Garlic Festival President Hugh Davis thrust his fist in the air after he lit the first stove pilot on Gourmet Alley, whipping the crowd into a frenzy of cheers and whistles. Ladles of garlic and calamari lit up in flames on cast iron pans while volunteers danced to pulsing hip-hop beats.
If the kickoff is any foretelling of how the weekend will go, then the 34th annual 2012 Garlic Festival will be a spirited one.
The morning had begun quiet enough. Overcast and chilly, Mayor Al Pinheiro opened the ceremonial passing of the torch by the giant flaming garlic bulb near the entrance of the park, giving thanks to all the volunteers who made the festival possible.
A line of Garlic Festival who’s-who, including longtime volunteers, the Garlic Festival queen and princesses, and honorary representatives from France, Portugal and Japan, relayed the torch all the way to Gourmet Alley, the music building as the torch reached Gerry Foysie dressed as “Mr. Garlic.” When Foysie passed the torch to Davis, the party had started.
The pyro-chefs of Gourmet Alley worked fast as the fire engulfed their pans, making their first official batch of the festival’s famed marinara calamari.
Kanako Daibo, the Garlic Lady of Takko-Machi, Gilroy’s sister city in Japan, was one of the first to taste this year’s garlicky squid.
“It’s delicious,” she said in Japanese through a translator. Daibo is the winner of this year’s garlic queen pageant in Takko-Machi, and her trip to Gilroy for the Garlic Festival made her crown even more special.
Dressed in a pink satin floral floor-length gown, Daibo was all smiles as festival attendees lined up to take photos with her.
When asked what Daibo is looking forward to the most about the Garlic Festival, she blushed.
“More calamari,” she said.
Daibo isn’t alone. From a sample pool of about 20 festival-goers, more than half said that the calamari was the garlicky treat they most look forward to year after year. (A close second was the pepper steak sandwiches.)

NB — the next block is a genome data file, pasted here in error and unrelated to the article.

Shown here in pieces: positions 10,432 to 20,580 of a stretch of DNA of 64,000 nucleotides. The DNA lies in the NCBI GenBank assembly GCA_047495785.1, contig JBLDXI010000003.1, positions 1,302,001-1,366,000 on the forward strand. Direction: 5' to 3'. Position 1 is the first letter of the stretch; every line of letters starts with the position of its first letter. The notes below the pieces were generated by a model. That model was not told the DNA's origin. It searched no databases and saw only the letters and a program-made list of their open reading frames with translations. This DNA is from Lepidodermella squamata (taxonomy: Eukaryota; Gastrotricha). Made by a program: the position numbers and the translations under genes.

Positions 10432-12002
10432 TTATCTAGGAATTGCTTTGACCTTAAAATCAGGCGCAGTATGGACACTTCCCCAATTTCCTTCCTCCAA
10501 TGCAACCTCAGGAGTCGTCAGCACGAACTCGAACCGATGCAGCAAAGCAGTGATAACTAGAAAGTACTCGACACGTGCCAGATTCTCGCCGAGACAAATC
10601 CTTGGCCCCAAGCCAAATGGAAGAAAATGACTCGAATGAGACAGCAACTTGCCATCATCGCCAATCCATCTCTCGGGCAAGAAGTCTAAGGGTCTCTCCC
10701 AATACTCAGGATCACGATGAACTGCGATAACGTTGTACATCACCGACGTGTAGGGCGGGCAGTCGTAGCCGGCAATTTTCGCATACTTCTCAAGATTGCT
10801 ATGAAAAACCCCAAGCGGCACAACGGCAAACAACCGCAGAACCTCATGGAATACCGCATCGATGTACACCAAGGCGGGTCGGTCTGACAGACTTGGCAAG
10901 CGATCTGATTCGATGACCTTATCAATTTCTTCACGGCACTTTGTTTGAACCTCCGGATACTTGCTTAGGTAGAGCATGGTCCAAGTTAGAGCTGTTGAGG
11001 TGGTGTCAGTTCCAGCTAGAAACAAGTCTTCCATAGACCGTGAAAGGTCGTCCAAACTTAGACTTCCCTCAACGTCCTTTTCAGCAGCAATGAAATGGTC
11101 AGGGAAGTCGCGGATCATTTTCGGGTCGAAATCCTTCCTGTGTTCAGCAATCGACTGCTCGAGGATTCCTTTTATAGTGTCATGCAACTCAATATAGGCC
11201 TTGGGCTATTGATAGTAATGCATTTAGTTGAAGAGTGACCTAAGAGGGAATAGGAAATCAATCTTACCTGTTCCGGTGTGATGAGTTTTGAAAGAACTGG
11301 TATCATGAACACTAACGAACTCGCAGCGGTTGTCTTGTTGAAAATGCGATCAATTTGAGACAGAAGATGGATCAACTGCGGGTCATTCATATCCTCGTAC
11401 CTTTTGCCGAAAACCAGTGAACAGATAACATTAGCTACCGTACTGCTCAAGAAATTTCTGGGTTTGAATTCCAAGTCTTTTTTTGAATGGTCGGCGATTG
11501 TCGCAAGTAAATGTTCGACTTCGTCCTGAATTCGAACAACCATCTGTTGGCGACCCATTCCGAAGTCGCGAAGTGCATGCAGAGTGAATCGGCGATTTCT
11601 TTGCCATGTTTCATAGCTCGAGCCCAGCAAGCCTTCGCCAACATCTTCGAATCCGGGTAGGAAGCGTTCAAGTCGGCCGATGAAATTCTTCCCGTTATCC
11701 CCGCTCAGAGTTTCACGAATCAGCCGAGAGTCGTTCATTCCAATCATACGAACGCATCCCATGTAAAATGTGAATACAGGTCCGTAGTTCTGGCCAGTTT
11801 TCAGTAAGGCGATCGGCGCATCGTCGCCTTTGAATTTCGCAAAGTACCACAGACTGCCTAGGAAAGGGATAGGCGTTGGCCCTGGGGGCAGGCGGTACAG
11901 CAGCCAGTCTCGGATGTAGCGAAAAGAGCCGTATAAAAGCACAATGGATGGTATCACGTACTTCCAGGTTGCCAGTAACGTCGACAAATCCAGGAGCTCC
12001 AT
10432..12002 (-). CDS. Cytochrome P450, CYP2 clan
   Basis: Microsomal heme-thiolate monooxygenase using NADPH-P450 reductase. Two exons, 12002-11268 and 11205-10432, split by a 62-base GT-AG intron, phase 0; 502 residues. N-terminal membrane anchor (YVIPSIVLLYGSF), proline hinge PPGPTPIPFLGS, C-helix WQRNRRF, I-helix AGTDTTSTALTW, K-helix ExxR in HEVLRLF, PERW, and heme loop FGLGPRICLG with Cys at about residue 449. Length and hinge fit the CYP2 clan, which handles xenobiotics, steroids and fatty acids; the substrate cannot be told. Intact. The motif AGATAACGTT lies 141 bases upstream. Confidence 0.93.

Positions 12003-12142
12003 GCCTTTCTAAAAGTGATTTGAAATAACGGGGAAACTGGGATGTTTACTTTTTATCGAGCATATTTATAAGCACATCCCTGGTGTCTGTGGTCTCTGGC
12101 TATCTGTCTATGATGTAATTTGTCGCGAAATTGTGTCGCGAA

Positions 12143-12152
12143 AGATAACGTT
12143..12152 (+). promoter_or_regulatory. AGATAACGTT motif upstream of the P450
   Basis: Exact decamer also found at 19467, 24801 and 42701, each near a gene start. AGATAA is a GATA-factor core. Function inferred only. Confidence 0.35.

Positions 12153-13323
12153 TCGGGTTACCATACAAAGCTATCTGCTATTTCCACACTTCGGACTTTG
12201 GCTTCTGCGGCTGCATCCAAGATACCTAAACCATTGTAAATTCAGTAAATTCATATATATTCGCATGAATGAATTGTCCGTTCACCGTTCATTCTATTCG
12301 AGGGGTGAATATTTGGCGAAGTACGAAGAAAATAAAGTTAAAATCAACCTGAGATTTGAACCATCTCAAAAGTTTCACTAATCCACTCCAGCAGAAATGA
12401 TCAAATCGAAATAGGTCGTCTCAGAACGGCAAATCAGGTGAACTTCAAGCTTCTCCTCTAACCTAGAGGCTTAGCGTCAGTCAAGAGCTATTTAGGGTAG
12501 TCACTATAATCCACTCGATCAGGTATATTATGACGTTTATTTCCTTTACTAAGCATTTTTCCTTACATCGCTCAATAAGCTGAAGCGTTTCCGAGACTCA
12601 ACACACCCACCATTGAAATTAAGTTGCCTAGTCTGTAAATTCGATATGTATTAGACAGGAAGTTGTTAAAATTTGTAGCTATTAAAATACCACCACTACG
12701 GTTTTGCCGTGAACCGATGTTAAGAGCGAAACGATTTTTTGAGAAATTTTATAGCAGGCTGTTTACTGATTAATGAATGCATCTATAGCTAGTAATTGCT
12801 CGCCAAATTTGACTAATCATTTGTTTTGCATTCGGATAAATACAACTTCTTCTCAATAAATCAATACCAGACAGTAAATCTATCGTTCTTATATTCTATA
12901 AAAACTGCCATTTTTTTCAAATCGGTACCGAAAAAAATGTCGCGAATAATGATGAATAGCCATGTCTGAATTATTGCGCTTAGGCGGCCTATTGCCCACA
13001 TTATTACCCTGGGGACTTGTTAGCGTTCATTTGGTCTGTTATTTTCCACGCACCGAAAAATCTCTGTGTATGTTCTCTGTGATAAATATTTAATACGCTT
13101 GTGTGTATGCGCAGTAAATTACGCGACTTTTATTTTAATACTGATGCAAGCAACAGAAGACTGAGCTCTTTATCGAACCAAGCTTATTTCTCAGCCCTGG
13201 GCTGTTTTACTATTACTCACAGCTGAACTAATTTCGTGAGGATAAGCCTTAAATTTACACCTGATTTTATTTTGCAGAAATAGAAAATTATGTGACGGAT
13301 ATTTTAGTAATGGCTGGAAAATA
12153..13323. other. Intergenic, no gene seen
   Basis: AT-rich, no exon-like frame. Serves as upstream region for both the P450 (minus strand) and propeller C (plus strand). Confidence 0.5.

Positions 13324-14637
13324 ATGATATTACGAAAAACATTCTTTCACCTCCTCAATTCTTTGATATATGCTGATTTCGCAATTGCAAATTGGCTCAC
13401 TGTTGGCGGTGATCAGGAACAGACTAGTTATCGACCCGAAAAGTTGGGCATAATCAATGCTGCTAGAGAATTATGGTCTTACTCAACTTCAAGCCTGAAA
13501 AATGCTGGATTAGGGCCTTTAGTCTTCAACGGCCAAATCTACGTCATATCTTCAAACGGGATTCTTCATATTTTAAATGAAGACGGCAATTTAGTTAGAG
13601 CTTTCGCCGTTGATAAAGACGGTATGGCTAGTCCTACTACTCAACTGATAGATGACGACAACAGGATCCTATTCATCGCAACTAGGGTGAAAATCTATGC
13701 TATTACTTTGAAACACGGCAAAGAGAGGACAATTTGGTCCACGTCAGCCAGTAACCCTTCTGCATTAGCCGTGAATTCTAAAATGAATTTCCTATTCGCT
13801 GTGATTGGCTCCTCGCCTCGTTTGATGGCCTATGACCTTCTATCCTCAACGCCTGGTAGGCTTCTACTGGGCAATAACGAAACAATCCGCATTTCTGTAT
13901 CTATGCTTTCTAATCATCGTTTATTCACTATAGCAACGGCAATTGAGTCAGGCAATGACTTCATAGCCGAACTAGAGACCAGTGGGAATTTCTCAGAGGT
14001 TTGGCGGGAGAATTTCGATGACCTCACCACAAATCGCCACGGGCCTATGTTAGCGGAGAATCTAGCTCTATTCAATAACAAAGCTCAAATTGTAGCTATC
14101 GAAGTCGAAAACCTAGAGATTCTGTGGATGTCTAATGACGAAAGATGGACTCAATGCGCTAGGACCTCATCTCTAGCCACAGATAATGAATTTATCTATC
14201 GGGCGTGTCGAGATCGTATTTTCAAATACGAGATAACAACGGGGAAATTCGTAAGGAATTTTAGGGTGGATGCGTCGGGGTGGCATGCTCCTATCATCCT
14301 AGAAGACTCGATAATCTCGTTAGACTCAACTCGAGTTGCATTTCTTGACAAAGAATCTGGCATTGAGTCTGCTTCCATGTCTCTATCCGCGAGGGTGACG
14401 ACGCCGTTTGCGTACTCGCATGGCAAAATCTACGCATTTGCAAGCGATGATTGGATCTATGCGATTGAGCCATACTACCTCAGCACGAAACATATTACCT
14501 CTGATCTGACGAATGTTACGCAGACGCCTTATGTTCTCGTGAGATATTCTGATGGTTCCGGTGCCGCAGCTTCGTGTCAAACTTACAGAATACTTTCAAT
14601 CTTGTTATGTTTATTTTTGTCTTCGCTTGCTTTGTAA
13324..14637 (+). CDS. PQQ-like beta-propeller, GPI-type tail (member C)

The hair on pyro-chef volunteer Kevin O’Keefe’s arm is nearly nonexistent, from years of cooking that beloved calamari over open flames. He’s proud of his ability to flip a scalding pan of seafood over a vigorous fire – but that aside, it’s the camaraderie among the Gourmet Alley cooks that keeps O’Keefe coming back.
“I’ve been doing this 15 years. And I’m one of the newer guys,” O’Keefe said. He motioned to the cooking crew of at least 20 others. “We have a great time. The Garlic Festival brings us together year after year. A lot of us don’t see each other most of the year, but the festival, it renews our friendships.”
After the festival’s kick-off, the clouds cleared, the sun peaked and the day began to heat up, but only mildly so, giving out-of-towners a sampling of a perfect Gilroy summer day – 75 degrees, sunny, with a slight breeze.
Longtime festival goers and first-timers alike looked forward to the weekend.
Ten-year Garlic Festival veterans Reuben Thornton, 71, and Earnestine Thornton (who did not want her age published), traveled from San Diego with their friends who had never been to the festival.
“It’s fun to watch people experience it for the first time,” Reuben said.
“Don’t we look prepared? I’ve got my fold-up chair, my hat, my coat just in case. I’m ready to go,” Earnestine said.
Earnestine also brought her appetite, but remedied it quickly with a bowl of shrimp scampi and a pepper steak sandwich and pasta con pesto combo plate first thing in the morning.
Her first-timer friends, Cristina Clark, 63, and Herman Clark, 78, were delighted with the festival so far.
“What a beautiful place,” Cristina said. “It’s fun to be around so many people. What a great place to relax.”
Meanwhile, Earnestine scraped the last bit out of her cup of shrimp scampi over her pasta con pesto, (her favorite way to eat it) making sure that not one chunk of garlic at the bottom of the scampi bowl went to waste.
“What?” she said to Reuben when he laughed at her. “You want the garlic! That’s why we came here!”